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The disposition of dorzolamide, a carbonic anhydrase-II (CA-II) inhibitor, was examined in rats after oral and iv administration of 0.05, 0.5, 5, and 25 mg/kg. The area under the blood concentration-time curve (AUC) increased in an approximately dose-proportional fashion up to 0.5 mg/kg. However, at the higher dorzolamide doses there was an unusual 52% decrease in AUC with increasing dose from 0.5 to 25 mg/kg. This was due to a combination of concentration-dependent red blood cell (RBC)/plasma distribution and a competitive drug-metabolite displacement interaction that increased the time-averaged blood clearance by more than 100-fold over the dose range examined. Extensive and saturable binding to the CA-II that is present in RBCs is characteristic of this compound class. However, saturation of binding to the blood enzyme was not sufficient to explain the observed decrease in the AUC at the higher dose levels. A further increase in blood clearance was attributed to the displacement of dorzolamide from the CA-II binding sites by its active N-desethyl metabolite. The proposed mechanism was evaluated in studies that examined the effect of the metabolite on the distribution of dorzolamide between RBCs and plasma. Ex vivo and in vitro assessments of the equilibrium RBC/ plasma concentration ratio indicated that metabolite displacement of dorzolamide from enzyme binding sites in RBC occurs at pharmacologically relevant concentrations.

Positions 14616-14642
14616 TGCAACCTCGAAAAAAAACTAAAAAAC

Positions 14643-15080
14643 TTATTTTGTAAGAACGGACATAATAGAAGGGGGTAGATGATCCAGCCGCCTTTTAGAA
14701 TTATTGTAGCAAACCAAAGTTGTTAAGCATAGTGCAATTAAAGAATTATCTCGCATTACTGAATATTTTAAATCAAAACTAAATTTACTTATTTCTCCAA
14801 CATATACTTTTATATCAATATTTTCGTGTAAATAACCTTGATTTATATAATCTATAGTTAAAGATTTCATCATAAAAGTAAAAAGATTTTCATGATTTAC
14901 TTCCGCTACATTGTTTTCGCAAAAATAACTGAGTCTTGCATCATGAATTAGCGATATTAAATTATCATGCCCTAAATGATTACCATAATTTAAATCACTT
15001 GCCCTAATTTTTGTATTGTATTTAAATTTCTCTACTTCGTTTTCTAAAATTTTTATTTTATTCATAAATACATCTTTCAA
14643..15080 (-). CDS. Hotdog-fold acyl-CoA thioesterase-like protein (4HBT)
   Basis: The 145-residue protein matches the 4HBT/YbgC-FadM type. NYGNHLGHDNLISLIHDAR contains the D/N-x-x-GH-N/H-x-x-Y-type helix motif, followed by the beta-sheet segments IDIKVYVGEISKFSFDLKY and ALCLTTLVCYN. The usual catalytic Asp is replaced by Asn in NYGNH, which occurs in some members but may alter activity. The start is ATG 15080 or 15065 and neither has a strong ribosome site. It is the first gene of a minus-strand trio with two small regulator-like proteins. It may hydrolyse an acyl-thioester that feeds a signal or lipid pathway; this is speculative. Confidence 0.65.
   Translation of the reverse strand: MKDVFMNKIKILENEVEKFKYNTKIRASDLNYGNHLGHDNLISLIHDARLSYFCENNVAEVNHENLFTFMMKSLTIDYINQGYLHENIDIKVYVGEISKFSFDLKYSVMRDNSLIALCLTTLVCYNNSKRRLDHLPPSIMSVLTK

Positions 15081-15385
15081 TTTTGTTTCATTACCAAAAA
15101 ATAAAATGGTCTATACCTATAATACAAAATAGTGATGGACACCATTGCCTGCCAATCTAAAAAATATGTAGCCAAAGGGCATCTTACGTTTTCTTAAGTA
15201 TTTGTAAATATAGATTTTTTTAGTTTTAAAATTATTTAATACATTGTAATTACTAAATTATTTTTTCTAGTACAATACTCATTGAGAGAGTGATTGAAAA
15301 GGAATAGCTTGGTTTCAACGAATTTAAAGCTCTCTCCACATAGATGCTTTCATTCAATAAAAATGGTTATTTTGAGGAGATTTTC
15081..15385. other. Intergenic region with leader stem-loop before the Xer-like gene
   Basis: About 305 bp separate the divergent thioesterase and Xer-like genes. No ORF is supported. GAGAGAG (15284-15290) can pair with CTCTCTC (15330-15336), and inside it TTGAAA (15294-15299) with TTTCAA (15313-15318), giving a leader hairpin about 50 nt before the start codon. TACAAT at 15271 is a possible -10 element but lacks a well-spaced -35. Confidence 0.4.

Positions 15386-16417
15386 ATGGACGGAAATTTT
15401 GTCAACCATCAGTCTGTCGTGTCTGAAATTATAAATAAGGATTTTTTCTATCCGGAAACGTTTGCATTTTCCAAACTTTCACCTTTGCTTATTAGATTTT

B K Wong, P J Bruhin, A Barrish, J H Lin. Nonlinear dorzolamide pharmacokinetics in rats: concentration-dependent erythrocyte distribution and drug-metabolite displacement interaction. Drug metabolism and disposition: the biological fate of chemicals. 1996 Jun;24(6):659-63

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PMID: 8781782

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